Walmart to remove Cosmopolitan magazine from checkout lines

Fans of Cosmopolitan will now have a harder time finding the magazine at Walmart.

The retail giant will be pulling the publication from checkout lines at 5,000 stores across the U.S., the National Center on Sexual Exploitation announced in a news release Tuesday. The organization cited the sexually explicit material — some deemed "pornographic" — published in the magazine amid the #MeToo culture as a reason for the removal.

“This is what real change looks like in our #MeToo culture, and NCOSE is proud to work with a major corporation like Walmart to combat sexually exploitative influences in our society,” Dawn Hawkins, Executive Director at the National Center on Sexual Exploitation, said in the news release.

“Women, men, and children are bombarded daily with sexually objectifying and explicit materials, not only online, but in the checkout line at the store,” Hawkins continued.

Hawkins equated Cosmopolitan’s messages to that found in Playboy magazine. She said the popular women’s magazine targets young women by placing Disney stars on the cover while publishing “sexually erotic articles.”  

“It places women’s value primarily on their ability to sexually satisfy a man and therefore plays into the same culture where men view and treat women as inanimate sex objects,” she added.

Walmart said in a statement to Fox News that they heard the concerns people had about the magazine. 

“As with all products in our store, we continue to evaluate our assortment and make changes. Walmart will continue to offer Cosmopolitan to customers that wish to purchase the magazine, but it will no longer be located in the checkout aisles. While this was primarily a business decision, the concerns raised were heard," the statement read.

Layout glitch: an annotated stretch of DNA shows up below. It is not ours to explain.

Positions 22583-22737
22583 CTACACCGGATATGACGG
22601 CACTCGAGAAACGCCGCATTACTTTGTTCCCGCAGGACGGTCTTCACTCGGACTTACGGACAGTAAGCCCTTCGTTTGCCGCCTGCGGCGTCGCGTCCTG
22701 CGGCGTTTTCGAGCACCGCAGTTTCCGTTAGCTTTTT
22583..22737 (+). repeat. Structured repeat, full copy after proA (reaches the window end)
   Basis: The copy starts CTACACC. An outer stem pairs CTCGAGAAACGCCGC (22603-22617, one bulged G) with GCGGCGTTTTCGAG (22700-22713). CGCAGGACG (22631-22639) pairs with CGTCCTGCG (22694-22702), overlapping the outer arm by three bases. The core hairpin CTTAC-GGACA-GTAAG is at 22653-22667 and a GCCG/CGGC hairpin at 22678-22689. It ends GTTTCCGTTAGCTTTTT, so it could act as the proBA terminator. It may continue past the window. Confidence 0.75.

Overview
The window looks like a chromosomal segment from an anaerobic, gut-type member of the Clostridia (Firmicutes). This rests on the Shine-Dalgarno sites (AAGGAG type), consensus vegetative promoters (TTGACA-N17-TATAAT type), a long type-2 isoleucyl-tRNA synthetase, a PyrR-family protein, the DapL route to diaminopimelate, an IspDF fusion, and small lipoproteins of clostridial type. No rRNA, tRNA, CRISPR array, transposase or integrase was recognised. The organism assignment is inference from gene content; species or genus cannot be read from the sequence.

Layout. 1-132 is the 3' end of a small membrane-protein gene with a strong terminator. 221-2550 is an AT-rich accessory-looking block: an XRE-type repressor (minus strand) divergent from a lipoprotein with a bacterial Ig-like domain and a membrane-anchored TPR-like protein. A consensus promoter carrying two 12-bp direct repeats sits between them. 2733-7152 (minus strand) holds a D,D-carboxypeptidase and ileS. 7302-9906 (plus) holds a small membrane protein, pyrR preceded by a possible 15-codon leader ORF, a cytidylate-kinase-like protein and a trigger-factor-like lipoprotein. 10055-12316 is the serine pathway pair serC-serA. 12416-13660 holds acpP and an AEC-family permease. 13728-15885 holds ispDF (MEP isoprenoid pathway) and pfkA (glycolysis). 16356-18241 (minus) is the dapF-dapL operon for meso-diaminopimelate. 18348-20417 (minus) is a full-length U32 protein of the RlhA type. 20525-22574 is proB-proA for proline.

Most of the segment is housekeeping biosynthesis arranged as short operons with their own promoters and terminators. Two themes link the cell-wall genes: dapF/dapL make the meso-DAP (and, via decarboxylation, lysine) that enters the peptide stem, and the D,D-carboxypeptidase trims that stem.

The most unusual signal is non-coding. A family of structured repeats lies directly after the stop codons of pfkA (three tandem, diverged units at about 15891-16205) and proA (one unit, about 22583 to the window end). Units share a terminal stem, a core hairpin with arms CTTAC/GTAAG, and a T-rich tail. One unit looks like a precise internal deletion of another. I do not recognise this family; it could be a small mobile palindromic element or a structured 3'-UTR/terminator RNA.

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Cosmopolitan lauds itself as the “best-selling young women’s magazine” that focuses on fashion, sex advice, dating and relationships as well as celebrity news.

The organization isn’t the first to criticize Cosmopolitan, a Hearst publication. Victoria Hearst, one of the granddaughters of William Randolph Hearst, helped NCOSE launch the anti-Cosmopolitan campaign. Hearst, who is not involved with Hearst Corporation or its management, said the magazine should carry a warning label because it pushed “pornography” on minors, the New York Post reported in 2015.

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“Nothing spooky here…God told me to work to get Cosmo out of the hands of children, so that’s what I am doing,” Hearst said, according to the Post.

Cosmopolitan’s then-Editor-in-Chief Joanna Coles fired back and said the campaign was “sexist” and a “double standard.”

“I have no time for a debate,” Coles said at the time. “I am too busy putting out a magazine and encouraging American women to have more and better orgasms.”

Katherine Lam is a breaking and trending news digital producer for Fox News. Follow her on Twitter at @bykatherinelam